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Gina-Marie Cheeseman headshot

Why Birkenstock Is Kissing Amazon Goodbye


Iconic sandal label Birkenstock is fed up with Amazon. The German shoe company, founded over 240 years ago, is sick of fake versions of its shoes being sold on the online retailer’s site.

As of Jan. 1, 2017, Birkenstock USA will no longer sell its products on Amazon. And the company will no longer authorize any third-party sellers to sell its products on Amazon either. The decision to stop selling through the online retailer came after “extensive discussions and years of deliberations,” David Kahn, CEO of Birkenstock Americas, wrote in a memo obtained by CNBC. The company simply concluded the partnership is no longer worth it. Birkenstock is the first major brand to announce it will completely stop selling on the U.S. version of Amazon.

“The Amazon marketplace, which operates as an 'open market,' creates an environment where we experience unacceptable business practices which we believe jeopardize our brand,” Kahn wrote. He went on to describe the problems Birkenstock encountered with Amazon, which include:

  • Postings by sellers proven to include counterfeited Birkenstock products.

  • A constant stream of unauthorized and unidentifiable sellers that display a “blatant disregard” for Birkenstock’s pricing policies.
It is not a decision the company takes lightly. As Kahn stated in the memo, “By taking this course of action, we are, in effect, leaving the Amazon marketplace to counterfeiters, fake suppliers and unauthorized sellers with whom we have no relationships.” The advice he has for consumers is to only purchase Birkenstocks from authorized retailers. And he gives the age-old advice, “Buyer beware.” It’s a phrase dating back to Roman times.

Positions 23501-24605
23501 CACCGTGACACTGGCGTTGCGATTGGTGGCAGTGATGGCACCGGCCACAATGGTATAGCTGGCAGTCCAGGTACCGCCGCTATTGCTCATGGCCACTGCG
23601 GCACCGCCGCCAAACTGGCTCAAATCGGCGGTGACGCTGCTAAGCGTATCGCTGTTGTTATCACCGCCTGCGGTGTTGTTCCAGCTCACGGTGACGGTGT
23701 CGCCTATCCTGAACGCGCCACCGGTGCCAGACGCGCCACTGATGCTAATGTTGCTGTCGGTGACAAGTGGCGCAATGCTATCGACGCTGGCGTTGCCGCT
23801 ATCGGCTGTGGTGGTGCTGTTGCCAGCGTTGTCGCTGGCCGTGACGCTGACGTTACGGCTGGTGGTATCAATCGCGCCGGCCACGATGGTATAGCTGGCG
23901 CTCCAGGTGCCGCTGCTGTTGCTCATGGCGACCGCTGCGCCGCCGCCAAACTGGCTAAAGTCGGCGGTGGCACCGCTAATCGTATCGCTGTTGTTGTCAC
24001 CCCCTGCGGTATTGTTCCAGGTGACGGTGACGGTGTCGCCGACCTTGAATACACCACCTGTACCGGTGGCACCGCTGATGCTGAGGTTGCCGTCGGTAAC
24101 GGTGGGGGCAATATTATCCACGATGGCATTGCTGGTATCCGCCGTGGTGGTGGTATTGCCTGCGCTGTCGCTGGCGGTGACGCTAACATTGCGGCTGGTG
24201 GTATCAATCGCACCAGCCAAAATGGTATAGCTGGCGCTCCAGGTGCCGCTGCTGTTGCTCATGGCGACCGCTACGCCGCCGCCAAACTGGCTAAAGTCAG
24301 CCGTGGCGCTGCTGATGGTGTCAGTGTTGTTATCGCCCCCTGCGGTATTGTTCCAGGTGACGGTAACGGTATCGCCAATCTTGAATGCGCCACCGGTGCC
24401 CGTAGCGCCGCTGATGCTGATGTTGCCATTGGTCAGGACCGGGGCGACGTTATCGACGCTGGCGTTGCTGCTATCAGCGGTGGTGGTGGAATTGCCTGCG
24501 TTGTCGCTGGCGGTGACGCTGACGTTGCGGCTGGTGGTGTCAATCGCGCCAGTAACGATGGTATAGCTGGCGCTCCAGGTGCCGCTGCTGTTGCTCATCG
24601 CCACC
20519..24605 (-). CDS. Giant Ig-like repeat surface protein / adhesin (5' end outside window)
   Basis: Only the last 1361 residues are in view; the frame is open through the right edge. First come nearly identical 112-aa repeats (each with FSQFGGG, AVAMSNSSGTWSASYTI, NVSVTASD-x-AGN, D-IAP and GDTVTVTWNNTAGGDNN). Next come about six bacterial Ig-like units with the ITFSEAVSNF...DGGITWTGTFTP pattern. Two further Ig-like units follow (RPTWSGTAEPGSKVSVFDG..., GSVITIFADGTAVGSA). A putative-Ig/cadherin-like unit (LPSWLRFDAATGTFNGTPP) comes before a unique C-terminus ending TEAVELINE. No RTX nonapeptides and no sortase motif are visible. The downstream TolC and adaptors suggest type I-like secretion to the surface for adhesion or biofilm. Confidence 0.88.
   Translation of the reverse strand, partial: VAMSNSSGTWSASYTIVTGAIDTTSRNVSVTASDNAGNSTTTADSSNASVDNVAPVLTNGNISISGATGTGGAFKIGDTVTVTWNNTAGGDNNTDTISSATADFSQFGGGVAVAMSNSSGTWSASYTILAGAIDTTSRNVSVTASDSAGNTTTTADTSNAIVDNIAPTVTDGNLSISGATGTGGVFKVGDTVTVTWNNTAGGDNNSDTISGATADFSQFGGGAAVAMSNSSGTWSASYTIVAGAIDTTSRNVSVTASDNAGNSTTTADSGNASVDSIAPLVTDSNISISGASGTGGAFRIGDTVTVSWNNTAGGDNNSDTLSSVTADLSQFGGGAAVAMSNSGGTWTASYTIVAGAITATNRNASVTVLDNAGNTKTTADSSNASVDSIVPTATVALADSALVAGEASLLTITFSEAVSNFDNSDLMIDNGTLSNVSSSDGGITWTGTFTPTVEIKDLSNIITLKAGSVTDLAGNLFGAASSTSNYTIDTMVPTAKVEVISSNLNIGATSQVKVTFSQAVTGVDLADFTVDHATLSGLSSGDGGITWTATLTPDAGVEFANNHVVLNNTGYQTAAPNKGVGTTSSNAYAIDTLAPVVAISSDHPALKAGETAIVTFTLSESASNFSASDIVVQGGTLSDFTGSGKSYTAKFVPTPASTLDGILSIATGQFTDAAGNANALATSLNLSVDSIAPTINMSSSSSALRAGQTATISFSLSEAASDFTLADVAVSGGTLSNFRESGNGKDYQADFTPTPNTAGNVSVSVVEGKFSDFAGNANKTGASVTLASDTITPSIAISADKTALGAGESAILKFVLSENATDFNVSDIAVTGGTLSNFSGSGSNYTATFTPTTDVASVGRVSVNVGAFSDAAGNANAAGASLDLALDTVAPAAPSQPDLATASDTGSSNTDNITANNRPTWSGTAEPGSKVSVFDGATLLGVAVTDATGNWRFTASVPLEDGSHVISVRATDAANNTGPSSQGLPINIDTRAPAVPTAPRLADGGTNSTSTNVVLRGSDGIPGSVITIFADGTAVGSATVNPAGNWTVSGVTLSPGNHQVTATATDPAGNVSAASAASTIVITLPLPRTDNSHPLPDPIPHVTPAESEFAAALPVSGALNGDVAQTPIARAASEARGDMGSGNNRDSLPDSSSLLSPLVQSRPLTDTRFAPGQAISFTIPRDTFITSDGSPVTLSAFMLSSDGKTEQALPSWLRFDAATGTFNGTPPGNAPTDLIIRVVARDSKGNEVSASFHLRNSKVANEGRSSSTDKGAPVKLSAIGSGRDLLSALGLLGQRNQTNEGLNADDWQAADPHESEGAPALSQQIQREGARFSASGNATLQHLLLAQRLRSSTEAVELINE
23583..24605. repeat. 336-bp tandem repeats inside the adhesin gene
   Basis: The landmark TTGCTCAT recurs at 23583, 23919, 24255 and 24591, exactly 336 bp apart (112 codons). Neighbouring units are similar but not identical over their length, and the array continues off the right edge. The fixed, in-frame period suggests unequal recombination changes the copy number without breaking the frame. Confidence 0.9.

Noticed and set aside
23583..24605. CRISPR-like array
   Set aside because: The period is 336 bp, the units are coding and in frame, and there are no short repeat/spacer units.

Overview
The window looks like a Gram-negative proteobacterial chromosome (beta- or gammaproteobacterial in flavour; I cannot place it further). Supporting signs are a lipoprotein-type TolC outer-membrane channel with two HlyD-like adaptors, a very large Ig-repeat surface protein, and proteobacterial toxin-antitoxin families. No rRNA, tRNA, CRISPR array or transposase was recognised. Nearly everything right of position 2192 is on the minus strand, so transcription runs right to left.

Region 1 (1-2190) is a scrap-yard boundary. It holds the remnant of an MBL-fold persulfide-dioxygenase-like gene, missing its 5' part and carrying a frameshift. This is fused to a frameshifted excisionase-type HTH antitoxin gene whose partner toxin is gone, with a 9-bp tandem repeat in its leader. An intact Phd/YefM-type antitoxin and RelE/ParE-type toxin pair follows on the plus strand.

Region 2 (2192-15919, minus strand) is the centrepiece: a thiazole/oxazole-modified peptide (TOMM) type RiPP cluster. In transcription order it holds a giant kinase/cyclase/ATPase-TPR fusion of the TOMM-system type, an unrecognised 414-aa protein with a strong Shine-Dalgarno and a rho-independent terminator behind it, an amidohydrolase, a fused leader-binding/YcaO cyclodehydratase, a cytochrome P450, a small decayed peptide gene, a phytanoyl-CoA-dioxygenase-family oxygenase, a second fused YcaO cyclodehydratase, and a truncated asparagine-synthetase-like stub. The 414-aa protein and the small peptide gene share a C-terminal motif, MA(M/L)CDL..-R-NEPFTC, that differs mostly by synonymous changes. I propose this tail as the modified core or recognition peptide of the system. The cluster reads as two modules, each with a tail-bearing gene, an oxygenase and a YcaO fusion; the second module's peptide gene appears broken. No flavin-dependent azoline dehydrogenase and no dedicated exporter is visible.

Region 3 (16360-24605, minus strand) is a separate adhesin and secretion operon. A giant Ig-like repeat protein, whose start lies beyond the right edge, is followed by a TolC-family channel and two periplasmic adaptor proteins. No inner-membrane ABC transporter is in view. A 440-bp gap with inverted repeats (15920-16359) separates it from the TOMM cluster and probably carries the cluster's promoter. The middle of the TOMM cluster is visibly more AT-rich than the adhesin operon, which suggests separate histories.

While Birkenstock is the first company to pull its products from Amazon, it is not the only company to experience problems with the site. “It’s well-documented that Chinese manufacturers have been knocking off popular products and selling them for a fraction of the cost on Amazon,” Vocativ reported. And as CNBC's Ari Levy put it, “It's a problem that's exploded since Chinese merchants started flooding the site in the last couple of years.”

CNBC has published multiple reports on Amazon and counterfeiters. One report, published last month, features the creator of BedBand, a product that keeps fitted bed sheets in place. Jamie Whaley, a licensed nurse, began selling her product on Amazon, and within three years her annual sales reached $700,000. BedBand ended up in the top 200 products in Amazon’s home and kitchen category in 2013. Fast forward to the middle of last year, and revenue fell by half, forcing Whaley to lay off eight of her employees. The reason is that cheaper-priced Chinese knockoffs began to flood the site. Amazon still accounts for 90 percent of Whaley’s profit, but she is making efforts to partner with other retailers and drive traffic to her website. “She's lost all trust in Amazon,” CNBC's Levy wrote.

Amazon's anti-counterfeiting policy claims that customers “can always buy with confidence” on its site. It also states that products sold on Amazon “must be authentic” and the sale of counterfeit products “is strictly prohibited.” However, the responsibility is on the seller to “source and sell only authentic products.” Tell that to the guy in China selling fake versions of BedBand.

Amazon makes a lot of money from its sellers. In a letter to shareholders, Amazon CEO Jeff Bezos said over 70,000 entrepreneurs with sales of over $100,000 a year sell their products on the site. Amazon is “great for sellers,” Bezos continued. But clearly it's not great for all sellers, as Birkenstock’s recent announcement proves.

Image credit: Flickr/Freedom II Andres

Gina-Marie Cheeseman headshot

Gina-Marie is a freelance writer and journalist armed with a degree in journalism, and a passion for social justice, including the environment and sustainability. She writes for various websites, and has made the 75+ Environmentalists to Follow list by Mashable.com.

Read more stories by Gina-Marie Cheeseman